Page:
This week Robins have been conducting data analysis to identify features of the climate and geography of Greece and contrasting it with the UK. In addition, they have carried out research about Greece using secondary sources of written information.
Our class behaviours for learning include, creativity, working with others and taking pride in our work. Robins showed that today by producing a whole class project video on Greece. With only 45 minutes preparation time, Robins got themselves into teams, organised who would present, who would design the posters and who would film.
Without any rehearsals here is the result of our hard work. Well done Robins!
Furthermore, in our discussions we have discussed the position of Greece and considered why its position was significant. Its proximity to Europe, Middle East and North Africa made trade easier.
Extensions: Read aloud the following information about Greece at home! (It counts as one of your reading at home!)
Greece contains numerous physical features, including mountains, lowlands, plains and coastal areas. Beaches, rivers and large tracts of open land cover the surface of Greece as do forests and lakes. Greece divides into three distinct geographical areas, and its islands contain differing topography and even climates, hosting various species of trees, plants and animals.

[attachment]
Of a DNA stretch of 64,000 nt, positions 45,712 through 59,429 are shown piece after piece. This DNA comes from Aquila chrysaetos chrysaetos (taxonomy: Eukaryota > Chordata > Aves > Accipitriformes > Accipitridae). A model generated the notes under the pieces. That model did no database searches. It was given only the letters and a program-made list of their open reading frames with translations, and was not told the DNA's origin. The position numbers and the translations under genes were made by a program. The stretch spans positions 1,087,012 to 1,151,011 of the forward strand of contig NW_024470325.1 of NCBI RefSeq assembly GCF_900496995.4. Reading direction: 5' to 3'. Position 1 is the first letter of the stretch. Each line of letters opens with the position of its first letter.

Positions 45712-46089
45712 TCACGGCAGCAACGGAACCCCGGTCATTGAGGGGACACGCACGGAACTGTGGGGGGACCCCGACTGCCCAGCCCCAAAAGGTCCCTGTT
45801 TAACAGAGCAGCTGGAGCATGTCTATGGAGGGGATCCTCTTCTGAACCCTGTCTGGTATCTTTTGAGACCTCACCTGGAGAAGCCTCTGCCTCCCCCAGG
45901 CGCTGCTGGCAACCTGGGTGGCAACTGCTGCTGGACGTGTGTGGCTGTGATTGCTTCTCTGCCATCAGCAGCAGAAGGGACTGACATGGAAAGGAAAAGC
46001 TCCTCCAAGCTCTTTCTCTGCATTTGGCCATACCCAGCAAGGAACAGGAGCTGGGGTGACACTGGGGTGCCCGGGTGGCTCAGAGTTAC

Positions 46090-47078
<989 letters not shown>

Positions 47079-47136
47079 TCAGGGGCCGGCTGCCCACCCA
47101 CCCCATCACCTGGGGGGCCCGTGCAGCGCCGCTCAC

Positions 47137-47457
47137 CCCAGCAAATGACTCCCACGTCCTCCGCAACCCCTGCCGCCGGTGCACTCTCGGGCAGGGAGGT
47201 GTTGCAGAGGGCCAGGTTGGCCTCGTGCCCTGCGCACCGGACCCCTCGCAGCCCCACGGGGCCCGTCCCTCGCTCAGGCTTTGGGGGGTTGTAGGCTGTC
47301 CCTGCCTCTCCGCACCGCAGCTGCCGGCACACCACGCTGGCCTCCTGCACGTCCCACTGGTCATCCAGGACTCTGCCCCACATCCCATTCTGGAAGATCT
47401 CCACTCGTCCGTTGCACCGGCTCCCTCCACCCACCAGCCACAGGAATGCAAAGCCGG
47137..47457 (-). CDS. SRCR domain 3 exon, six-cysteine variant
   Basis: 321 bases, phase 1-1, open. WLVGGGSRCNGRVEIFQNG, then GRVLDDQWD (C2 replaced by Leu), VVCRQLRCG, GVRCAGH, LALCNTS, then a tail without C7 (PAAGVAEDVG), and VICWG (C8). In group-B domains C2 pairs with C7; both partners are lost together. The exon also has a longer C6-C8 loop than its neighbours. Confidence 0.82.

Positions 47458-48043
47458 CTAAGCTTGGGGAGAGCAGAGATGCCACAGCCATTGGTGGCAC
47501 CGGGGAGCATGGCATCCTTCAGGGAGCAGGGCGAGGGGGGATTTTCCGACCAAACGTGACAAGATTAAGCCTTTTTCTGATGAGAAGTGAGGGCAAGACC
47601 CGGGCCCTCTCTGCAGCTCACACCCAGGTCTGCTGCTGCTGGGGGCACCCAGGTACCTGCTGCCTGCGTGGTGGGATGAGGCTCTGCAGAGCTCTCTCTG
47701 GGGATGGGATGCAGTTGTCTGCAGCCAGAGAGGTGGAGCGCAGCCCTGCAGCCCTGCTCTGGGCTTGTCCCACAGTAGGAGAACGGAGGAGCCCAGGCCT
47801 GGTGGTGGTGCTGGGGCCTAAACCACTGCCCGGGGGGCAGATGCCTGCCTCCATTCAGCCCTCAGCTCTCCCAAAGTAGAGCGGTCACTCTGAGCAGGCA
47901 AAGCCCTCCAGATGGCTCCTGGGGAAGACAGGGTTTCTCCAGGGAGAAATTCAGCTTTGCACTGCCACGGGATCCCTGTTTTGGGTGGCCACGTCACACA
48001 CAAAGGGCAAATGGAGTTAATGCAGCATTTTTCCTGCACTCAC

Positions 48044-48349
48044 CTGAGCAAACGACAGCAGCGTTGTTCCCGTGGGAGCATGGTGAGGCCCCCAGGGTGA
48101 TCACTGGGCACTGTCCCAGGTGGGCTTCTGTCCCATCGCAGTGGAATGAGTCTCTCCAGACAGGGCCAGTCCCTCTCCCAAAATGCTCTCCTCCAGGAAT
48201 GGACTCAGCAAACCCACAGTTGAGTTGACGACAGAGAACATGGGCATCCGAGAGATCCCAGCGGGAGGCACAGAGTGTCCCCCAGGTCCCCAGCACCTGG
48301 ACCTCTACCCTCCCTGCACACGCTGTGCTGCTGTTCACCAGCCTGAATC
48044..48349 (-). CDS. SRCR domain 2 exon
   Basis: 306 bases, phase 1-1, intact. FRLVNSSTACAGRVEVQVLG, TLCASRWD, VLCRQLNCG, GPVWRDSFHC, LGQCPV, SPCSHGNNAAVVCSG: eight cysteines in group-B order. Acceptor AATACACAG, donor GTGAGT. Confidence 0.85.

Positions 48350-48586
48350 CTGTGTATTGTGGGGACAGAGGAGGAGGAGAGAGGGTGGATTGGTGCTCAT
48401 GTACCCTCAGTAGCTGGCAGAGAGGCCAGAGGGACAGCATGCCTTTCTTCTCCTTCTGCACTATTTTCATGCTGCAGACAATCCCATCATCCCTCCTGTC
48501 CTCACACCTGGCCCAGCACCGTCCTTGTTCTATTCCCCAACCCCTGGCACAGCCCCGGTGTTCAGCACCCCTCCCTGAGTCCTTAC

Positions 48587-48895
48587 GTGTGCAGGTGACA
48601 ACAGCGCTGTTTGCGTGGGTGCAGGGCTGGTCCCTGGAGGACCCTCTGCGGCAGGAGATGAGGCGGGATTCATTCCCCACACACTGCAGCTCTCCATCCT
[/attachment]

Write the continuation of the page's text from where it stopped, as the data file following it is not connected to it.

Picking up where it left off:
Greece takes the title of the southernmost European country and the European nation with the longest coastline. It shares borders with the Aegean Sea, Ionian Sea and Mediterranean Sea. Greece contains a mainland, several outlying islands and a peninsula. The mainland contains tall, rugged mountains including the world-famous Mount Olympus.
Mount Olympus distinguishes itself as the highest mountain in Greece, reaching a height slightly less than 10,000 feet. This mountain appears in Greek mythology, reportedly once serving as home to Greek gods. Mount Olympus also contains Greece’s first national park, providing home to some endangered species of plants and wildlife.
Marine parks lie along Greece’s coastlines, protecting endangered species of fish, marine mammals and even migratory birds. Hardy shrubs grow throughout Greece, existing as small, thorny bushes resilient to dry, arid climates. Some herbs and plants grow in Greece as well, including oregano, thyme and rosemary. Rounding out Greece’s diverse topography are canyons, gorges, lakes, plains and wetlands.
If you find anything else about Greece, leave us a comment!